PHP’s weird grammar enables it to do things that should be impossible at first sight. In this article, we will take a look at a relatively arcane parser hack that has existed since PHP 4.

What is it?

The parser hack enables for arbitrary expressions to be used anywhere a variable can be used. Let’s take a look at it:


${!${''} = 'str'};
${!${''} = (function(){return 'str';})()};
${!${''} = someFuncCall()};

It can use this in a few of places, such as:


// with `new`
new ${!${''} = (new class() {
	function className() : string
		return 'StdClass';
})->className()}(); // new StdClass()

// normal property/method access
(new A)->${!${''} = (function(){return 'b';})()}(); // A->b()

// static property/method access
A::${!${''} = 'b'}(); // A::b()

// with `global`
global ${${!${''} = (function(){return 'str';})()}}; // global $str

Basically, it can be used to bypass restrictions where a variable is expected but particular expressions cannot be used (like with PDOStatement::bindParam, interpolation, etc).

The syntax looks rather strange, but the concept behind it is actually very simply. Let’s take a look at how it works.

How does it work?

Let’s take a quick look at the simple_variable production rule:

		T_VARIABLE		{ $$ = $1; }
	|	'$' '{' expr '}'	{ $$ = $3; }
	|	'$' simple_variable	{ $$ = zend_ast_create(ZEND_AST_VAR, $2); }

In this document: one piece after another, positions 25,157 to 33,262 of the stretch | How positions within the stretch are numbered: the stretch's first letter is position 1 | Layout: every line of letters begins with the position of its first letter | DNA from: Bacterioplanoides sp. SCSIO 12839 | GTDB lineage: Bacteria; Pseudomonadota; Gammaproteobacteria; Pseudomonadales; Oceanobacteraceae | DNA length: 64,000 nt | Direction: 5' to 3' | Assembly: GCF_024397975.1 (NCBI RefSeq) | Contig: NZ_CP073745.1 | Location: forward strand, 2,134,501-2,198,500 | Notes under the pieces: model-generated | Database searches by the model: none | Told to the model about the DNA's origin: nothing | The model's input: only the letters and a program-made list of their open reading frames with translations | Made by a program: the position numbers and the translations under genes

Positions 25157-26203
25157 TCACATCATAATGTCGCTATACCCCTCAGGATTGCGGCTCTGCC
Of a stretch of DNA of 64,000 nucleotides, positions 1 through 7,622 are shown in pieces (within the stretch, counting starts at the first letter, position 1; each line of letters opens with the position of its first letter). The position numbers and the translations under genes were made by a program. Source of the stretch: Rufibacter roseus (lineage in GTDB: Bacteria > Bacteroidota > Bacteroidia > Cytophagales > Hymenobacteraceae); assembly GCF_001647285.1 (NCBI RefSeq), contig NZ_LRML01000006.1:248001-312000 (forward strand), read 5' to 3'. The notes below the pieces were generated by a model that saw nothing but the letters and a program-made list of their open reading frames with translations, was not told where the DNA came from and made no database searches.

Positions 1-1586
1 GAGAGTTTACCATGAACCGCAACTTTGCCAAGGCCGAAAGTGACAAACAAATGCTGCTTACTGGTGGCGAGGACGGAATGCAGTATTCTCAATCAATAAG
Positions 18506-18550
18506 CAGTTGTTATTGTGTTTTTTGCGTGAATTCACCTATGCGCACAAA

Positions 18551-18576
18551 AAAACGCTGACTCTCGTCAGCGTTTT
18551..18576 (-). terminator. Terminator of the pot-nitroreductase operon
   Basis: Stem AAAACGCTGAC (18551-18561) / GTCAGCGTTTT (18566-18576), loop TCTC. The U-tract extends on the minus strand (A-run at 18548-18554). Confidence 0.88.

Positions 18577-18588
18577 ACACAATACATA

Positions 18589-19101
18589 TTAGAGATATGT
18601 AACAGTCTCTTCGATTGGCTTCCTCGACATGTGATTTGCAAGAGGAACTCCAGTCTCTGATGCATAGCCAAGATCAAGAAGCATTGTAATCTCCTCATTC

We can see that variable names can be made up of any arbitrary expression by putting the expression inbetween curly braces and prepending a dollar sign to it. The following is the expr production rule and (a trimmed version of) the expr_without_variable production rule:

		variable			{ $$ = $1; }
	|	expr_without_variable		{ $$ = $1; }

	|	variable '=' expr
			{ $$ = zend_ast_create(ZEND_AST_ASSIGN, $1, $3); }
	|	...

From the above, we can see that PHP’s grammar allows for assignments as variable names, since assignments themselves are expressions.

So how does this make the hack possible? Well, PHP will evaluate an expression from inside-out, and so we can break down the following expression:


${!${''} = 'str'};
${''} = 'str' // the nested assignment
!'str' // negate the returned 'str' value
${''} // the negated expression above becomes the variable name here

The variable in the nested assignment is evaluated first, and so this sets the ${''} variable to 'str'. Next, the returned value from the assignment is negated to produce false (which is equivilent to an empty string). This means that the outer variable effectively access the freshly assigned ${''} variable, and simply returns its value.

With the above in mind, we could therefore rewrite the hack to:


function funcCall() : string {return 'str';}

${!${false} = $a->b()};
${!!!${''} = 'str'};
${!!${true} = func()};
${${funcCall()} = 'str'};
// etc


It is a rather perplexing, yet very simple trick for using arbitrary expressions in places where variables are required. Given how confusing it looks at first sight though, I would eschew it in code :)